karuwaki logo

The A-Z of Britain

Aug. 10, 2020, 7:51 p.m. by James Leach ( 542 views)

Share via WhatsApp

A-Afternoon Tea:

Responsive image

We begin with the historic snack of the British upper class: scones served with clotted cream and jam, an assortment of dainty sandwiches and, of course- tea. Its creation is credited to the seventh Duchess of Bedford, who, in 1840, found herself peckish before tea-time and demanded the serving of tea, bread and cake. Of course, the Duchess’ tea can almost certainly be traced to British colonialism in India, putting a necessary dent in the quaint image of ‘high tea’.


Responsive image

Birmingham is England’s ‘second city’ (second, of course, to London). Birmingham has a lot going for it, despite what the average Brit might say about the accent, which is almost always voted as being the most unpleasant in the country! Despite this, Birmingham is a hub of creativity; producing world-renowned poets like Benjamin Zephaniah, music-icons like Ozzy Osbourne and even brilliant thinkers like Kehinde Andrews. All the while, Birmingham remains one of the most deprived and underprivileged places in the UK. Birmingham is a place of big ups and big downs.


Responsive image

Another export from Birmingham- Cadbury is one of the most recognisable chocolate brands on the planet! Started by devout-Quaker John Cadbury in 1905, his chocolate has been a mainstay of the British palate for over a century.


Responsive image

Charles Dickens is one of the most widely read authors of all time. To this day, schoolchildren perform Oliver Twist, A Christmas Carol is on British TV every yuletide, and professors continue to ponder the marvellous mysteries of masterpieces like The Tale of Two Cities and Hard Times. Dickens’ writing rose like chimney smoke from a smog-coated industrial Britain, documenting its poverty and production.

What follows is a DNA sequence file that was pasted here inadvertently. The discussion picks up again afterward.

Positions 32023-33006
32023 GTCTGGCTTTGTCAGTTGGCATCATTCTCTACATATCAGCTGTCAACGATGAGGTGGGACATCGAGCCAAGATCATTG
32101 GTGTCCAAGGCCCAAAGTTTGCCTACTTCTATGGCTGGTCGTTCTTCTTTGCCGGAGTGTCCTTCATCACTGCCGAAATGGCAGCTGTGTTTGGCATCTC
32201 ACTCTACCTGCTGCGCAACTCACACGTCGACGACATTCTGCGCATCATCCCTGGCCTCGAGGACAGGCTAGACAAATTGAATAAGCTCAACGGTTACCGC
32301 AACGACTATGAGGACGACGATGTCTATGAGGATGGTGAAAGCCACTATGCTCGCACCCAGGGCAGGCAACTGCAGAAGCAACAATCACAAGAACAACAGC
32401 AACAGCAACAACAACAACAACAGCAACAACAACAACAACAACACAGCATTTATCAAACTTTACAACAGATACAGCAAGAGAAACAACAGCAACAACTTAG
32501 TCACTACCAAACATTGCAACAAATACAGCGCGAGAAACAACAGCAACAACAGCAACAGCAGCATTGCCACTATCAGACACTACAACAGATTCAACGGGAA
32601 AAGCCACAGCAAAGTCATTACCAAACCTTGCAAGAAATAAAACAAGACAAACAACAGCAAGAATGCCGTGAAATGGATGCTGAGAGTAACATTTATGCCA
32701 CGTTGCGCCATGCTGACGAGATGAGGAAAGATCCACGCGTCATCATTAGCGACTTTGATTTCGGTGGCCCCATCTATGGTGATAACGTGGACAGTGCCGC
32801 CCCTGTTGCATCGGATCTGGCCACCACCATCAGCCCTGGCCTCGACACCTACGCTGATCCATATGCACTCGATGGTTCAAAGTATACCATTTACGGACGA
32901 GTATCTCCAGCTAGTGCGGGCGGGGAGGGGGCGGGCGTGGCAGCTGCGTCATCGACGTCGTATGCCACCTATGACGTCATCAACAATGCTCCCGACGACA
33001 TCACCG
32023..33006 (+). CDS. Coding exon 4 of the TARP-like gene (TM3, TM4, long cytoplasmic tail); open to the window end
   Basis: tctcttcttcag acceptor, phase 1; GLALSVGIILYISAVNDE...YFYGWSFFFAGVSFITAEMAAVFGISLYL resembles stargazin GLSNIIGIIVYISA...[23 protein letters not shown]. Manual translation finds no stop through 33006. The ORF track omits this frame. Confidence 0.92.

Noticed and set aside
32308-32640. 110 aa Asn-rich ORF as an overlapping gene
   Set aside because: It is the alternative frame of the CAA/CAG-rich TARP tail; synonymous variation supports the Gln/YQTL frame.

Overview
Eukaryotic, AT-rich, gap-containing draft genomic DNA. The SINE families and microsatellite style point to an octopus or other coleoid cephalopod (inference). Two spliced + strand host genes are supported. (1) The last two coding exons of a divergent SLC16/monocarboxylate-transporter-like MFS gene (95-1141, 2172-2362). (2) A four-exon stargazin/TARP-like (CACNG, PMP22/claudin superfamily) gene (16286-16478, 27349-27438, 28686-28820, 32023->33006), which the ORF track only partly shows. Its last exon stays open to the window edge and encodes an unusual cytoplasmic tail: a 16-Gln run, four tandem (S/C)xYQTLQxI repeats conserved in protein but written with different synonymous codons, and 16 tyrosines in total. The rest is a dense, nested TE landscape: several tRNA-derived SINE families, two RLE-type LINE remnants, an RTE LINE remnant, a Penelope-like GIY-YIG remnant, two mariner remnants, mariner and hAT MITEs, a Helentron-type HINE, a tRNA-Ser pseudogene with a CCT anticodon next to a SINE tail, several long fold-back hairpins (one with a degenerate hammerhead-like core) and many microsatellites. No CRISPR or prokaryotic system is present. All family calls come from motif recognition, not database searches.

Responsive image

Eton is the epitome of ‘posh.’ Eton is the place where people speak like Americans think all British people speak. It’s a private school which was founded in 1440, has produced twenty British prime ministers, and costs roughly £40,000 a year to attend. While budget cuts to state comprehensives have forced teachers and parents to empty their own pockets to fund schools- Eton is the ever-present reminder that the best education is reserved for a set few.


Responsive image

Football streams out of Britain’s every pore. In 2018, England reached the semi-finals of the men’s World Cup and the country sizzled with nervousness and was achingly deflated when they lost 2-1 to Croatia. Football has always been important to the construction of British communities. Some of the biggest football teams in the world, like Manchester United and Arsenal, originated from trade unions.


Responsive image

Grime music has a complex relationship with British culture. On one hand, grime is one of Britain’s most popular cultural exports; MC’s like Stormzy and Skepta are, arguably, two of Britain’s most globally recognised artists of the 21st Century. On the other hand, grime has forever existed outside of mainstream society. As London rapper JME ‘spits’ on his iconic track Man Don’t Care: ‘the music originated and will always remain in the streets.’